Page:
Pedro Arantesrose

Metaphors to Explain the Brain

We don't know how our brains work, so we use metaphors to understand it.
Zettelkasten, May 23, 2020 (changes)


  • We don't know how our brains work, so we use metaphors to understand it.

  • At different times, we used to compare our brain with the most advanced thinking we had at that moment:

    • The earliest one was that God created us with clay and dirty, and His spirit infused intelligence.
    • In the 3rd century BCE, with the invention of hydraulic engineering, we believed that our body and mind worked with a flow of different fluids called 'humours'.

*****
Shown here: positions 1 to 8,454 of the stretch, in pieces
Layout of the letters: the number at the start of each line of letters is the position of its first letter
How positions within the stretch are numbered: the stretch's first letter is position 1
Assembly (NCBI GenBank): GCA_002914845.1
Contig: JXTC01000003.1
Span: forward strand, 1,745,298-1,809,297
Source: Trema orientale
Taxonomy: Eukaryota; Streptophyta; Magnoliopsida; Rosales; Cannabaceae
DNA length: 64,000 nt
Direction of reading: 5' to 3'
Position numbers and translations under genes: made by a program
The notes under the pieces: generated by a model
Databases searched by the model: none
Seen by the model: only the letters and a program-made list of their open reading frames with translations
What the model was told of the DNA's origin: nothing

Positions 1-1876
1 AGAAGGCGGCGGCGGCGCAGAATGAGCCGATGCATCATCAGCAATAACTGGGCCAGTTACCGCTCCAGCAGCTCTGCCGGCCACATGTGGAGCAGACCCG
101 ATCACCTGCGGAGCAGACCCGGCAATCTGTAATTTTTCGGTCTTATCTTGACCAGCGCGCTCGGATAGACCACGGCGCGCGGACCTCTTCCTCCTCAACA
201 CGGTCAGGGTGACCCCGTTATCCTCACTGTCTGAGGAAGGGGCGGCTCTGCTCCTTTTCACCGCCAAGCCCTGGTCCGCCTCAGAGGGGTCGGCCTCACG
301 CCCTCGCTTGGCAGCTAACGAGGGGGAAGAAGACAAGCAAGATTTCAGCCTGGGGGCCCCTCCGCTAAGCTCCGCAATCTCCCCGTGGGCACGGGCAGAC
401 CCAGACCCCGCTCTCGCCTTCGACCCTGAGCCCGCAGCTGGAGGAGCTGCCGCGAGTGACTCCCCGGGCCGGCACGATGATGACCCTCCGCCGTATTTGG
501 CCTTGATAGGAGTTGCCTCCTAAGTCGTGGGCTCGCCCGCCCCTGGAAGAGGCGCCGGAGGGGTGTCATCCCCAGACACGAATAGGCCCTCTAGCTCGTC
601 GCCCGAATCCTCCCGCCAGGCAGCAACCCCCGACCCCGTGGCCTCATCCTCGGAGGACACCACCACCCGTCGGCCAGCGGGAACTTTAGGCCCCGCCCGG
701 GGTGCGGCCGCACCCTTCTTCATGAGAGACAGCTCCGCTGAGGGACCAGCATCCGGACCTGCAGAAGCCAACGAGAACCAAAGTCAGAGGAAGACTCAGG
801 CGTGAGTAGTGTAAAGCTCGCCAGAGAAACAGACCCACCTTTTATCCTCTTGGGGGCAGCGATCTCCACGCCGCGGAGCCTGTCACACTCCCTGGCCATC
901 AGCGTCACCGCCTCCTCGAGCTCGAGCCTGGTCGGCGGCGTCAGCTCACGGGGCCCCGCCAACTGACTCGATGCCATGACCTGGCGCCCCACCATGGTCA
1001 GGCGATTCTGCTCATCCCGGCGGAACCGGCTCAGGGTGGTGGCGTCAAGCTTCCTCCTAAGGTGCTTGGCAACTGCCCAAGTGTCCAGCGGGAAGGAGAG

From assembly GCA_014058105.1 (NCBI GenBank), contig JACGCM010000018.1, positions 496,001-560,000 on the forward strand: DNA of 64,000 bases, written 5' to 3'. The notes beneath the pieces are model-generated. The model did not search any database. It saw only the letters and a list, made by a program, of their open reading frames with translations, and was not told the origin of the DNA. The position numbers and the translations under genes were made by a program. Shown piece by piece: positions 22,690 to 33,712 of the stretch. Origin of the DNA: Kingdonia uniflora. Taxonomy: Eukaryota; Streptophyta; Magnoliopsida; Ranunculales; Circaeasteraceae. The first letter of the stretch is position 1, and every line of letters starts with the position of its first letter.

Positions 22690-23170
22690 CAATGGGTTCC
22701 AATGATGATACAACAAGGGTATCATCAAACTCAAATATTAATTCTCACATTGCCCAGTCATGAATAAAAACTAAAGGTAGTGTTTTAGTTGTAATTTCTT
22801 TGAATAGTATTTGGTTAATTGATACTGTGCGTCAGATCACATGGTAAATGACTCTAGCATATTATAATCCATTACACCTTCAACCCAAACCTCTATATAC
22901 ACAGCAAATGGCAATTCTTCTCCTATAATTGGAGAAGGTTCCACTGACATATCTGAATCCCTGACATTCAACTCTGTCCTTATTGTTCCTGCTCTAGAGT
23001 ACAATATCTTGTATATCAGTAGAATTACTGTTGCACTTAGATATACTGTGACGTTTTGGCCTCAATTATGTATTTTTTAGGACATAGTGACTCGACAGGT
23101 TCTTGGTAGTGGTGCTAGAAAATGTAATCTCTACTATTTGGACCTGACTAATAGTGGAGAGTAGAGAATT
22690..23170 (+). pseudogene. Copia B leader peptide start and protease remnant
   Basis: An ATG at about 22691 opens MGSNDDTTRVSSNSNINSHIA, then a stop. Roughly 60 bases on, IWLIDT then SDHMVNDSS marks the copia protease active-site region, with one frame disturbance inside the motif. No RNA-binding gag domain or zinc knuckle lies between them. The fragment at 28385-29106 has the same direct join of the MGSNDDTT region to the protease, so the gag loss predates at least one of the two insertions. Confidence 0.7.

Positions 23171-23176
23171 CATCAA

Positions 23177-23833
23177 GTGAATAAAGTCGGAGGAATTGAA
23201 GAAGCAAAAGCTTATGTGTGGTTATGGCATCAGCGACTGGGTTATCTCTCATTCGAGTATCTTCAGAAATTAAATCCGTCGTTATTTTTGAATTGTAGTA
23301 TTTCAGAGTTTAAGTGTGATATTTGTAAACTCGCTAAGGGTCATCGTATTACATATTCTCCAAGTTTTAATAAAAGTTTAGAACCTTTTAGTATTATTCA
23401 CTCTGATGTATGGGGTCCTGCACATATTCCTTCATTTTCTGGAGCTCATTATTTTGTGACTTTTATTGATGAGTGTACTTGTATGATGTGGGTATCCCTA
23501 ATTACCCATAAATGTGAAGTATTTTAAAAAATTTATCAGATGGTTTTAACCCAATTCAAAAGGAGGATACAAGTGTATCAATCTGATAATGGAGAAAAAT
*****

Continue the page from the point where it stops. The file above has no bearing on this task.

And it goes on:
• In the 1500s, we compared the brain with complex machines because of the systems composed of gears and springs.
    • In the 1600s, the philosopher Thomas Hobbes suggested that the motion of small mechanics in the brain creates thinking.
    • In the 1700s, discoveries about electricity and chemistry created new theories.
    • In the 1800s, inspired by recent advances in communication, the German physicist Hermann von Helmholtz compared the brain to a telegraph.
    • In the 1940s, with the creation of computers, the brain was said to operate as a computer - we save, and process memories as computers do. This analogy is also called Information Processing (IP) metaphor.


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